OVER the last few years a flurry of reports and articles by international organisations, private firms and the media have celebrated the growth of Africa’s middle class.
Many predict a brighter dawn for the continent by highlighting the positive outcomes of a larger middle class, such as a strengthened constituency for democracy and political accountability, a larger tax base, growing consumer demand and more progressive policy-making.
In “The Rise of Africa’s Middle Class: Myths, Realities and Critical Engagements”, a collection of papers edited by Henning Melber, however, the sociologists and anthropologists strike back, seeking to wrestle the concept of middle classness from the economists and problematise the presumed political benefits of its rise.
The book comprises a collection of papers on Africa’s middle classes of rather varied quality and style, with four chapters on cross-cutting and theoretical debates and six country case studies examining middle class dynamics in Kenya, Nigeria, Angola, Mozambique, South Africa and Tanzania.
Three broader themes run across these contributions. Firstly, the book seeks to distinguish class as an analytical concept from class as a measure of social stratification. Secondly, it queries the presumption that the middle class is a torchbearer for liberal democracy or that its rise necessarily heralds more progressive policy making.
Thirdly, it argues that Africa’s emerging middle class remains an insecure and fragile new strata that is weak in relation to the real powerbrokers at the top of the wealth pyramid.
‘UNCONCIOUS MIDDLE CLASS’
Dieter Neubert’s chapter on Kenya’s “unconscious middle class” provides an engaging exploration of the first theme. He questions whether classes, in the Marxist-Weberian sense, exist in Kenya and concludes that the middle class label carries little analytical power.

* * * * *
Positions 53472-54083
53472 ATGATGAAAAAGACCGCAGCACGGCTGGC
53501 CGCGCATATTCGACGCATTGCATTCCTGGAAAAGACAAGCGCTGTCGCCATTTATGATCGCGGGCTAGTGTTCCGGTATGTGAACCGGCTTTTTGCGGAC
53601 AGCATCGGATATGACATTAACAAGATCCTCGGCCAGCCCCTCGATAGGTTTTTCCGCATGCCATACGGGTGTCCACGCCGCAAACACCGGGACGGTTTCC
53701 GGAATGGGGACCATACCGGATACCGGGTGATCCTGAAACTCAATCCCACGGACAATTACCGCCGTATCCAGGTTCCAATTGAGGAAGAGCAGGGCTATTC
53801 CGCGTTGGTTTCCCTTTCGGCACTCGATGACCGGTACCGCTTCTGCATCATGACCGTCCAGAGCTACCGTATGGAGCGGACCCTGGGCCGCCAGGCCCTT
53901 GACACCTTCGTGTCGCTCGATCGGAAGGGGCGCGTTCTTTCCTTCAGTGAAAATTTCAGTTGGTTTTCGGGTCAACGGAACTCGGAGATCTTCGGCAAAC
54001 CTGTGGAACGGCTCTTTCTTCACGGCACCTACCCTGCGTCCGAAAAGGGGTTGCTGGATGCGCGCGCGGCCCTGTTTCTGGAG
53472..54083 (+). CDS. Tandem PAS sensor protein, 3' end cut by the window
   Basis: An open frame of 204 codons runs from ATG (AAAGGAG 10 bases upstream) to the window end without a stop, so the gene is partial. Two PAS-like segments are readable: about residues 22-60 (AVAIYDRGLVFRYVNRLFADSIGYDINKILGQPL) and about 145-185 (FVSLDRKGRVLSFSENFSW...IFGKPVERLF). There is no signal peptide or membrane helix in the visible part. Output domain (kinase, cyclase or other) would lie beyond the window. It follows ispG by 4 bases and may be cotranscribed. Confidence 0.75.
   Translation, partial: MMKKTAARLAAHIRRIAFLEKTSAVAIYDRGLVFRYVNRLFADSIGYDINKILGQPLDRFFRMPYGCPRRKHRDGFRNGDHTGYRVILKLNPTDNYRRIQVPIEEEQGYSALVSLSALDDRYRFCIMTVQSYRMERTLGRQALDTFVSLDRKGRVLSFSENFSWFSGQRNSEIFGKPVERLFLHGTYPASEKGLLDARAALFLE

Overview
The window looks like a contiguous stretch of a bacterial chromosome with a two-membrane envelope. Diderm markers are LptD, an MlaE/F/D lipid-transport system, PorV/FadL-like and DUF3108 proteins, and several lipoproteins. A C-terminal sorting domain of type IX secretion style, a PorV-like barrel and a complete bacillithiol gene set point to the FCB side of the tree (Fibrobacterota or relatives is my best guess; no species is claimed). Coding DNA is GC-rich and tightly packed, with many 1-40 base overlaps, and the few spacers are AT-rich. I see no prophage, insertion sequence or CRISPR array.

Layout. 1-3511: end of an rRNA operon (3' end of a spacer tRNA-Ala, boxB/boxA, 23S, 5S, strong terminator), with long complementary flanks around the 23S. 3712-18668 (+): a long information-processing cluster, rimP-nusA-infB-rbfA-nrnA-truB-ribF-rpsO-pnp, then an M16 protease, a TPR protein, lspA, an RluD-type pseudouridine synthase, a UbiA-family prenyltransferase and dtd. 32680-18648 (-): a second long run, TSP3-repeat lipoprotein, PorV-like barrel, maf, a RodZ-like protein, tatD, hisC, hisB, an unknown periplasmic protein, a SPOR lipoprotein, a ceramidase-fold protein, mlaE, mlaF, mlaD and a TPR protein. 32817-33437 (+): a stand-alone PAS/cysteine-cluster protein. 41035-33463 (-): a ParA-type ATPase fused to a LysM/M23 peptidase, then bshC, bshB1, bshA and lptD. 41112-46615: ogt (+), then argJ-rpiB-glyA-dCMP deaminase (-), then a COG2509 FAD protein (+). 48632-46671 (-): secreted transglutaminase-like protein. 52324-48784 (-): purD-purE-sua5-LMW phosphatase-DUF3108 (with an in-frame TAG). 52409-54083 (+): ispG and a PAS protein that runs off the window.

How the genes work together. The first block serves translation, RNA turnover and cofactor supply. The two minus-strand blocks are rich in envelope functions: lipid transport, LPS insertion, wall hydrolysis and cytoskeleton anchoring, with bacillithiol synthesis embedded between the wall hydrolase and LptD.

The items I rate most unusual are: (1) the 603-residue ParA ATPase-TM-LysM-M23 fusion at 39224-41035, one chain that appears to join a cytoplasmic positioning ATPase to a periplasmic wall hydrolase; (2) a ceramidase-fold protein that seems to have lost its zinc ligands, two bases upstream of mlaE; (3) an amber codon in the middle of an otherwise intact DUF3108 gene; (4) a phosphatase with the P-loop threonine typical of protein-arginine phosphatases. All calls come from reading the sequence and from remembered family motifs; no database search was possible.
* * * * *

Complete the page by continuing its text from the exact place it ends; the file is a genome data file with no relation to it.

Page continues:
He finds that supposed middle class characteristics, from support for democracy to the priority placed on education, are no stronger among the Kenyan middle class than among the working or upper classes.
Furthermore, Kenya’s political parties gain their support through ethnic coalitions rather than by appealing to the interests of economic strata, therefore Kenya’s nascent classes have no political representation.
Tim Stoffel’s rather sweeping critique of the quantitative literature on class in Africa reaches a similar conclusion, albeit without bringing any new empirical evidence to the table. Jason Sumich’s chapter on Mozambique similarly sees the middle class as a creation of the independence party rather than an independent power base.
The second argument is perhaps best encapsulated in Sirkku Hellsten’s conceptual chapter challenging the notion of a middle class–democracy nexus. She coins the term “afro-libertarianism” to describe the dominant African middle class value system, which combines neo-liberal economic values (such as individualism and profit maximisation), with community-oriented solidarity, linked to sub-national (read ethnic) loyalties.
WORST OF BOTH WORLDS
This “incoherent mixture of several very different value systems”, in her view, combines the worst of both worlds and provides a rationale for retaining the political status quo rather than defending liberal democracy.